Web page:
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Old 18th Jul 2019, 07:27
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Ecce Homo! Loquitur...
Join Date: Jul 2000
Location: Peripatetic
Posts: 10,047
Payout for Air Cdre Greenís Widow

Though I do fell the wording of the headline in poor taste. 8 years is also a long time to wait for a judgement and a pension when you are already at retirement age.

RAF payout for woman in relationship with officer

A woman has won the right to financial compensation from the RAF after the death of her officer partner even though she never divorced her estranged husband.

Appeal judges overturned an earlier decision and allowed Jane Langford to claim under the armed forces compensation scheme after Air Commodore Christopher Green died at the age of 52. Ms Langford, who is in her early seventies, had lived with the RAF officer for 15 years until he died unexpectedly in 2011. She had remained married despite having been separated from her husband for 17 years.

Under the armed forces scheme, partners of military personnel are entitled to a bereavement grant and guaranteed income until death. Ms Langford claimed that a rule that excludes partners of members of the armed forces who remain married to another person was “unlawfully discriminatory”. At a hearing last month Chris Buttler, her barrister, argued that it was “disproportionately harsh to withhold benefits from those who have lost a breadwinner for want of compliance with a technicality”.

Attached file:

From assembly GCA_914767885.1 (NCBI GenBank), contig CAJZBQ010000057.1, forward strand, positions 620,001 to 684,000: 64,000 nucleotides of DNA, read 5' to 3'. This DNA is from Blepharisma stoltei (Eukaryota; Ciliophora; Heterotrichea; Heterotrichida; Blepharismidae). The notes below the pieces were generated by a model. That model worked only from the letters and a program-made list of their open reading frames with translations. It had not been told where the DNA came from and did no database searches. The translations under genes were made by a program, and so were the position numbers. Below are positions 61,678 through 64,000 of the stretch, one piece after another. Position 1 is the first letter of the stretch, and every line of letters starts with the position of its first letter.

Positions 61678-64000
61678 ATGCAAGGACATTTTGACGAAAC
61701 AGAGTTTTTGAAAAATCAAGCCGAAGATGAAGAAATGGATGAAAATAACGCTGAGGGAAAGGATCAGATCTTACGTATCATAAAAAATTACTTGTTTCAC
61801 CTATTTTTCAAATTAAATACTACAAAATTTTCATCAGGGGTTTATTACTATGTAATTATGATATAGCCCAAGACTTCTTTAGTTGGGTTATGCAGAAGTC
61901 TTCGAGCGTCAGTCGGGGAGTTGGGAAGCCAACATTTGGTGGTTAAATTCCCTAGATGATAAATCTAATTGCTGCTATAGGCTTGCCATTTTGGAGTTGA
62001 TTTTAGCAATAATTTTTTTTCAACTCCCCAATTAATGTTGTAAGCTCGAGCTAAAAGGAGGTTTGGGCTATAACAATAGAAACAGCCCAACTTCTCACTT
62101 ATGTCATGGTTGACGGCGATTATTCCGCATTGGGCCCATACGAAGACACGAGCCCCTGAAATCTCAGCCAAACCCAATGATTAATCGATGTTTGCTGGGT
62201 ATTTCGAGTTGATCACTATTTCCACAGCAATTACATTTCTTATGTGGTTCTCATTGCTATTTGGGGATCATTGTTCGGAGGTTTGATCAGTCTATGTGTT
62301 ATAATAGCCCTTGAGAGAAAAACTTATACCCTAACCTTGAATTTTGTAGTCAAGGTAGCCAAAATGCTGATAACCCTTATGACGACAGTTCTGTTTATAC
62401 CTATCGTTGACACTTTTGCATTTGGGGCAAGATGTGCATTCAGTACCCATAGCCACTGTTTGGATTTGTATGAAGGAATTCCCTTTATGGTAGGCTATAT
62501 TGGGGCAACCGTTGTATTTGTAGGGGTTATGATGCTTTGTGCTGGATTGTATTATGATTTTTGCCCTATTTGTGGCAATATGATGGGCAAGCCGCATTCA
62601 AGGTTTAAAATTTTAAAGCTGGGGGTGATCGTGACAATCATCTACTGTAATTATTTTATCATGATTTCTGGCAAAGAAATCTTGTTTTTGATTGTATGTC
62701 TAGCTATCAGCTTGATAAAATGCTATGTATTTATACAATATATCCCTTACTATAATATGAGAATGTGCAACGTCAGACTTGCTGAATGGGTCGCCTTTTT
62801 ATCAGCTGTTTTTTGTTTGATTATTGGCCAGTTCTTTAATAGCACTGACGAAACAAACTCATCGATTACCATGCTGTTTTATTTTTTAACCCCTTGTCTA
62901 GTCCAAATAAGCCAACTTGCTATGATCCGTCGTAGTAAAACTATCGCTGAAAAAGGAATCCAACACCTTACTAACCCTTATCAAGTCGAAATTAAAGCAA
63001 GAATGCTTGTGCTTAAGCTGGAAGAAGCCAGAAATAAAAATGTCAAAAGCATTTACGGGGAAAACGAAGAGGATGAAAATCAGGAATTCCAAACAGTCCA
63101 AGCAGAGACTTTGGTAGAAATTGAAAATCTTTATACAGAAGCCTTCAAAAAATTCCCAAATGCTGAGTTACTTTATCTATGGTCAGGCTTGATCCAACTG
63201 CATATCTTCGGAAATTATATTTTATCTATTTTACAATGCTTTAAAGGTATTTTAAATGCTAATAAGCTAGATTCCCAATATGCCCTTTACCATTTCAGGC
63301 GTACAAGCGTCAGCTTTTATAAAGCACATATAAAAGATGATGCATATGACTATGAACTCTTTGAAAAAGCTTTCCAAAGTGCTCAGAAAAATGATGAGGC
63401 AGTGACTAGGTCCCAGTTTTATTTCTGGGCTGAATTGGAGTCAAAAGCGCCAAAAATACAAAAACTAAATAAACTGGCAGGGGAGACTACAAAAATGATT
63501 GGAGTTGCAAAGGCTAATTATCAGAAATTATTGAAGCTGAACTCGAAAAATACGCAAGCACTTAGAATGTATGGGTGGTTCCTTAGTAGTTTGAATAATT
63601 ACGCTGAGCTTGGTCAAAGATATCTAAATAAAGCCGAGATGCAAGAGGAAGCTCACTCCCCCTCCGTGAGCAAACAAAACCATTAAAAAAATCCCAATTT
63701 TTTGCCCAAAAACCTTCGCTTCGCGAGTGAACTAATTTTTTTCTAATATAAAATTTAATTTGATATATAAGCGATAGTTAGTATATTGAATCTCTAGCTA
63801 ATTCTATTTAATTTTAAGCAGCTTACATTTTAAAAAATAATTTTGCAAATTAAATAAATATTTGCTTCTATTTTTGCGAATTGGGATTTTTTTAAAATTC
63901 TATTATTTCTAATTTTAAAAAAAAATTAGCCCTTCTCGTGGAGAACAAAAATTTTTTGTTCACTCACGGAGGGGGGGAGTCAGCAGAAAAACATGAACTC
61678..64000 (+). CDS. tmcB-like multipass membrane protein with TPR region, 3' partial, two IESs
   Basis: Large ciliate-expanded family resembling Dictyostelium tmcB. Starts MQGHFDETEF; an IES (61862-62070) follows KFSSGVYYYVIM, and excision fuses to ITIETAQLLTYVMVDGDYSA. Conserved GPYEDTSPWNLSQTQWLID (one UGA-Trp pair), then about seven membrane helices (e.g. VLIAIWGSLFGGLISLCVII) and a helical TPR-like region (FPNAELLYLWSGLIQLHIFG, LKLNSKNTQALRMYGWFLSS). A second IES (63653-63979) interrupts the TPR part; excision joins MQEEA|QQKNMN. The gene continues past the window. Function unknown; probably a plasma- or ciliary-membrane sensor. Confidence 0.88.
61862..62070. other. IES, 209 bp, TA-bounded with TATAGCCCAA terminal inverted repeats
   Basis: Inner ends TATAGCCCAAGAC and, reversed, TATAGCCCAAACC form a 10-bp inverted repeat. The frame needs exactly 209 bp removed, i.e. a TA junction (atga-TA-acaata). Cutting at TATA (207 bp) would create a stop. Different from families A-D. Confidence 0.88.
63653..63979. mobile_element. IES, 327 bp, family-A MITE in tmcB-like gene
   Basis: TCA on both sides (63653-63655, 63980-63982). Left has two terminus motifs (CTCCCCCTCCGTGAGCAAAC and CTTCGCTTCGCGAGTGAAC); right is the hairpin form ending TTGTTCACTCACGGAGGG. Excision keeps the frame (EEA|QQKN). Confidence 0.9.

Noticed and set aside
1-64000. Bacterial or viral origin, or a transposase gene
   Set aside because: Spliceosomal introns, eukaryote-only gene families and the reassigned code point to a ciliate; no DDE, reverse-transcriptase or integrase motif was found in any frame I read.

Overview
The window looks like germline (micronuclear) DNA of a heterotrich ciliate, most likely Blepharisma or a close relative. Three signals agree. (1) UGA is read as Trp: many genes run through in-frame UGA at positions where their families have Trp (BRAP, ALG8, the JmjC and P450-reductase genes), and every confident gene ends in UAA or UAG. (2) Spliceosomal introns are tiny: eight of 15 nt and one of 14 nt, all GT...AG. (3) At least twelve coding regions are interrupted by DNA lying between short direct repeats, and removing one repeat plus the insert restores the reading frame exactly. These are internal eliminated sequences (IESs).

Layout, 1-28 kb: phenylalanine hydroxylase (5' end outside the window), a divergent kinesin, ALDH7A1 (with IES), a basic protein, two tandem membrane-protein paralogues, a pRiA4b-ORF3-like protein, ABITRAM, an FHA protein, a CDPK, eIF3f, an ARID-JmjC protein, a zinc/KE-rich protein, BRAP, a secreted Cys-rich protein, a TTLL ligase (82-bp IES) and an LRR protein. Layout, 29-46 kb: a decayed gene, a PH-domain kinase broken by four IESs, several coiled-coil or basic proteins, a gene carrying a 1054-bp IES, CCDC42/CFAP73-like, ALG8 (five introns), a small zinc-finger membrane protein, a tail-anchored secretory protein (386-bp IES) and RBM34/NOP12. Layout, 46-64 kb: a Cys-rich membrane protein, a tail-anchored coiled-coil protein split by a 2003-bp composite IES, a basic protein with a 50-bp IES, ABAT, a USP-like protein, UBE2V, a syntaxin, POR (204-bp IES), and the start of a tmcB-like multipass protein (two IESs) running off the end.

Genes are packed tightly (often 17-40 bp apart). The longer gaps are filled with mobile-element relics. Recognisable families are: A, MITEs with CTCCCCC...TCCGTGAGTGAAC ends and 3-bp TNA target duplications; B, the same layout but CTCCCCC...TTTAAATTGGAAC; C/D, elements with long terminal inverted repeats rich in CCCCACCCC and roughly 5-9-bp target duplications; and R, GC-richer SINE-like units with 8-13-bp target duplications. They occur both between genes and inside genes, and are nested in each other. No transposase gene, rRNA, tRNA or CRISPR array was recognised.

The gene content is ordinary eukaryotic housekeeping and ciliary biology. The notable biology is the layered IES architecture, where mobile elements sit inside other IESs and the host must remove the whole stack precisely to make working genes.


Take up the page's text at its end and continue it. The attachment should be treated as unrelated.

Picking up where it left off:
The decision at the Court of Appeal yesterday found that the rule was “unlawful and cannot be justified”.

Lord Justice McCombe, sitting with Lord Justice Leggatt and Lord Justice Baker, said that the “broad exclusionary rule” was “a sledgehammer to crack a nut”. He added: “It is a legitimate aim of the scheme to achieve parity of treatment between married and unmarried partners of scheme members. But such parity is in reality achieved not by imposing restrictions based on a partner’s marital status, but by requiring the demonstration of a substantial, exclusive and financially dependent relationship in practice.”

The judge emphasised that the decision applied specifically to Ms Langford’s case and said he could not rule out that exclusionary terms might be used in a “justified and proportionate” way in the future.

Graeme Fraser, a member of Resolution, a family law group, said that the judgment would “help remedy an important aspect of the injustices that cohabitants up and down the country face on a daily basis”.

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